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Lockdown hell: Soldiers, police harrass NewZimbabwe.com journalists, scribes narrate ordeal

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By Alois Vinga


NEWZIMBABWE.COM journalists Alois Vinga and Mary Taruvinga had a horrible experience making their way to work this Friday as when they were harassed by overzealous police and soldiers.

This comes as Zimbabwean authorities have intensified the country’s 21-day national lockdown to prevent the spread of coronavirus with heavy deployments in the Harare city centre and the residential parts of the capital.

The journalists narrated their ordeals.

Alois Vinga

My ordeal started when I was on the bus from Waterfalls on my way into the CBD.

When we got into town and just after the flyover along Cameron Street, the bus was stopped.

A soldier climbed in and speaking by the doorstep, ordered everyone out of the bus except police officers, soldiers, security guards and health sector workers.

He said he was not going to entertain any letters explaining the object of anyone’s visit into the CBD.

As I was outside the bus, I showed him my press card and he allowed me back on the bus. Fortunately, he was not hostile to me.

I did not know that was just a slice of what stood ahead.

I dropped off at Market Square bus terminus and as I headed to my workplace, along Kwame Nkrumah, I was stopped by three police officers who demanded to know where I was heading for.

I explained and further produced my press card but they would have none of it as they literally marched me back to where I was coming from.

On my way back, I then called Nick Mangwana (Information Ministry Permanent Secretary) and enquired if journalists were nolonger allowed to go to work.

Mangwana then promised to get in touch with senior army and police officers who are coordinating the operation saying that he could not contact police officers individually.

At that moment, I pleaded with him saying I was already being marched away.

He then asked me to give one of the police officers my cell phone and I had to put it on loudspeaker.

Mangwana explained to them that journalists were allowed to be in town as they are part of essential services allowed to work but the junior police officer was adamant saying he was acting on orders he received from the officer Commanding Harare police district.

As we were walking, along the way, we got into a conversation and he said these were orders that they received as coronavirus was escalating.

He actually tipped me that for me to be safe I have to vacate the city because in the end, people would be “thoroughly beaten up” for loitering in town.

While still in the conversation, I then called Assistant Commissioner Paul Nyathi (police spokesperson) who insisted that for as long as I had a press card, they must not give us any problem but then the junior police officer insisted they were acting on orders from officer commanding.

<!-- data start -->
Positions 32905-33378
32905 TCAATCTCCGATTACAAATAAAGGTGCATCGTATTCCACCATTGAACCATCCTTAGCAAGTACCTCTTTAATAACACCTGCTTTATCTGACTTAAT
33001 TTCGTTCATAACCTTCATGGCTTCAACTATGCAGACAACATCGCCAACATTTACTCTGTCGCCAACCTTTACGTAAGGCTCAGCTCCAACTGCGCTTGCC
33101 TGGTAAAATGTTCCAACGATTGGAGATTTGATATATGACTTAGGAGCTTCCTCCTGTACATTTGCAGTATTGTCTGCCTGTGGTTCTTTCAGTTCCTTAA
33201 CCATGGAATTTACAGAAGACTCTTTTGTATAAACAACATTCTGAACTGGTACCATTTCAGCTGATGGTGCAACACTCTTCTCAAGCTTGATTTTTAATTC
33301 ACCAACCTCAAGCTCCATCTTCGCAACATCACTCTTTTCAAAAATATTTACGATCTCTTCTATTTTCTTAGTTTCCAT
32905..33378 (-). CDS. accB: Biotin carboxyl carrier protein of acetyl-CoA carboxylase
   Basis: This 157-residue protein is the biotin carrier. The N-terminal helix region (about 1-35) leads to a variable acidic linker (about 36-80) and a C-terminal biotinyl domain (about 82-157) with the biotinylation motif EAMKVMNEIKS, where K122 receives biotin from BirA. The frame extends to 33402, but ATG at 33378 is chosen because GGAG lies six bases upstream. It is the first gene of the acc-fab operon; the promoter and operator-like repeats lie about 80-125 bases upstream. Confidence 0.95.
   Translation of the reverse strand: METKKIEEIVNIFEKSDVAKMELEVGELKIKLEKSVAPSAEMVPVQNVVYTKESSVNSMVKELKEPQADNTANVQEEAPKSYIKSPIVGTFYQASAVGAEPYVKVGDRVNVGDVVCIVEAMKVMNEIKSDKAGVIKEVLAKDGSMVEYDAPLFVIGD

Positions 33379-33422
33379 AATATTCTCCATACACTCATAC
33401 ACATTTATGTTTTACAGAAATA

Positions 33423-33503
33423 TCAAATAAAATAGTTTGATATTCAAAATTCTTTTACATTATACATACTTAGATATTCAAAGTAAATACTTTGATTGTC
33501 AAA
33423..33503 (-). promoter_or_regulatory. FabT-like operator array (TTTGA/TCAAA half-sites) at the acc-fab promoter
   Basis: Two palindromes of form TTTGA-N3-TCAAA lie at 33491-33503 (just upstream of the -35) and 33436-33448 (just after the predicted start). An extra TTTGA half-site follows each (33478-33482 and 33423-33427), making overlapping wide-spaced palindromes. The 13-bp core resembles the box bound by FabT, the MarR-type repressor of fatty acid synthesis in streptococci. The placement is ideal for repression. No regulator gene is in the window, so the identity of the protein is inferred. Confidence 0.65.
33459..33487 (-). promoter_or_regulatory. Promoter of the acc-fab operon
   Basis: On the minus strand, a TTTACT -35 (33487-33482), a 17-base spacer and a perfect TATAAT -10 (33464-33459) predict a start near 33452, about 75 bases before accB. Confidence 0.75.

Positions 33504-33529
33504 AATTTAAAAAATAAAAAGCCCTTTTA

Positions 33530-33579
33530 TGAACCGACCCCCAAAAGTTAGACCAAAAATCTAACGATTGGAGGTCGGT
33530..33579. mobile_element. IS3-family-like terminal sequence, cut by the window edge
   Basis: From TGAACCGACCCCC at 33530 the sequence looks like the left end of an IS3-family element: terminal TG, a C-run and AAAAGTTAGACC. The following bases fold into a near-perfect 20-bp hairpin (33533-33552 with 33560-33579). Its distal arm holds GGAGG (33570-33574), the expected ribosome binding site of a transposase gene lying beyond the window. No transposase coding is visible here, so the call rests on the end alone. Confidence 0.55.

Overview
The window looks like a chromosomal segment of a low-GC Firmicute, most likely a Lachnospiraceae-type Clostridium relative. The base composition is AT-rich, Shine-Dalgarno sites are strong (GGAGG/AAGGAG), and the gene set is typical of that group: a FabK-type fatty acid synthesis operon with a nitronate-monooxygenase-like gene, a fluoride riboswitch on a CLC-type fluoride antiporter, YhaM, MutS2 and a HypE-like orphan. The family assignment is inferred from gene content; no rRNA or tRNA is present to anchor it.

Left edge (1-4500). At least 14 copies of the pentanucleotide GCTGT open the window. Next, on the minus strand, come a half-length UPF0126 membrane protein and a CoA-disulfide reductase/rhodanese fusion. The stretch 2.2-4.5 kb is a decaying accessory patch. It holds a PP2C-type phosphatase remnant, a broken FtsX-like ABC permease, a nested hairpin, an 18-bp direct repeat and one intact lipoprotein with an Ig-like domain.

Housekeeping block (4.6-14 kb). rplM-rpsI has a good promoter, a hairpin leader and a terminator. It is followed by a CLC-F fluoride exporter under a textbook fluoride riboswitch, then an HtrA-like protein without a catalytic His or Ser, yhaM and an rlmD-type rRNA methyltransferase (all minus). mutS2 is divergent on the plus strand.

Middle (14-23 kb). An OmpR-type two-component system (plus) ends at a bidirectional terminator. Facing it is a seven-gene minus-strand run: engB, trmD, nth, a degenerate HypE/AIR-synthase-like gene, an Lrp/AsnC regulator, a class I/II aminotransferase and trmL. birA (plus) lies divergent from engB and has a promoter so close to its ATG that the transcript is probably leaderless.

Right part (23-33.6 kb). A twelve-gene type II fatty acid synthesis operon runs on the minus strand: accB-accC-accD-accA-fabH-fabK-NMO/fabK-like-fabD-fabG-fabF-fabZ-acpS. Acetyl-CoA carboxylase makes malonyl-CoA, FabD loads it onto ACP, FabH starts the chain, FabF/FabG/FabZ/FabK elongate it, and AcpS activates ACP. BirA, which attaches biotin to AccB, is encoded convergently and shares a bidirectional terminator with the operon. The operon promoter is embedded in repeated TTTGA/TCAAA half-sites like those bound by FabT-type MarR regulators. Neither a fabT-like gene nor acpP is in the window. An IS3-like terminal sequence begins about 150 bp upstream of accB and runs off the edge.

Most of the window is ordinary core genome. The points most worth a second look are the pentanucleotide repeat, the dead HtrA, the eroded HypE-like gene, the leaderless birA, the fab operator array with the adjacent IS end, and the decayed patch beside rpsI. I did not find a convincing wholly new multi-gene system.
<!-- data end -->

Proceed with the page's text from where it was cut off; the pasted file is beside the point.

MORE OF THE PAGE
I also tried to enlighten him on the contents of the Statutory Instrument that gave us permission to work but he insisted that there were new orders issued that override the instrument.

He was frank enough to blame his bosses for not communicating properly saying the orders were not clear.

We finally parted ways at Corner Jason Moyo and First street.

Mary Taruvinga

I dropped off at corner Simon Muzenda street and Samora Machel Avenue at around 9 in the morning.

I was stopped by two soldiers and a police officer who asked where I was going and to produce a support letter from my employer.

When I produced my press card, they ordered me to go back home.

I explained that we have been working all along since the start of the lockdown and that the government gave us the green light to continue working but the officers still barred me from proceeding to my workplace.

I then called Nick Mangwana, and also sent him messages reporting my difficulty. He did not respond.

I called Nyathi narrating my ordeal and he said help was on the way.

At the moment, the officers asked why I was still waiting and not following their orders to go back and I told them I had called Nyathi who advised me to wait there while he took steps to offer assistance.

One of the officers told me Nyathi was not important in the situation as they got orders from people of more senior rank.

They scolded me for allegedly trying to show I was influential through calling their senior ranked bosses, further telling me I was worsening my situation.

They insisted I should leave immediately.

I started walking towards Fourth Street bus terminus intending to board a Zupco back home but one of the officers said I should actually walk back home instead and told me to go the other direction.

My ordeal ended when a call finally came from Nyathi’s office instructing them to allow me to go to my workplace.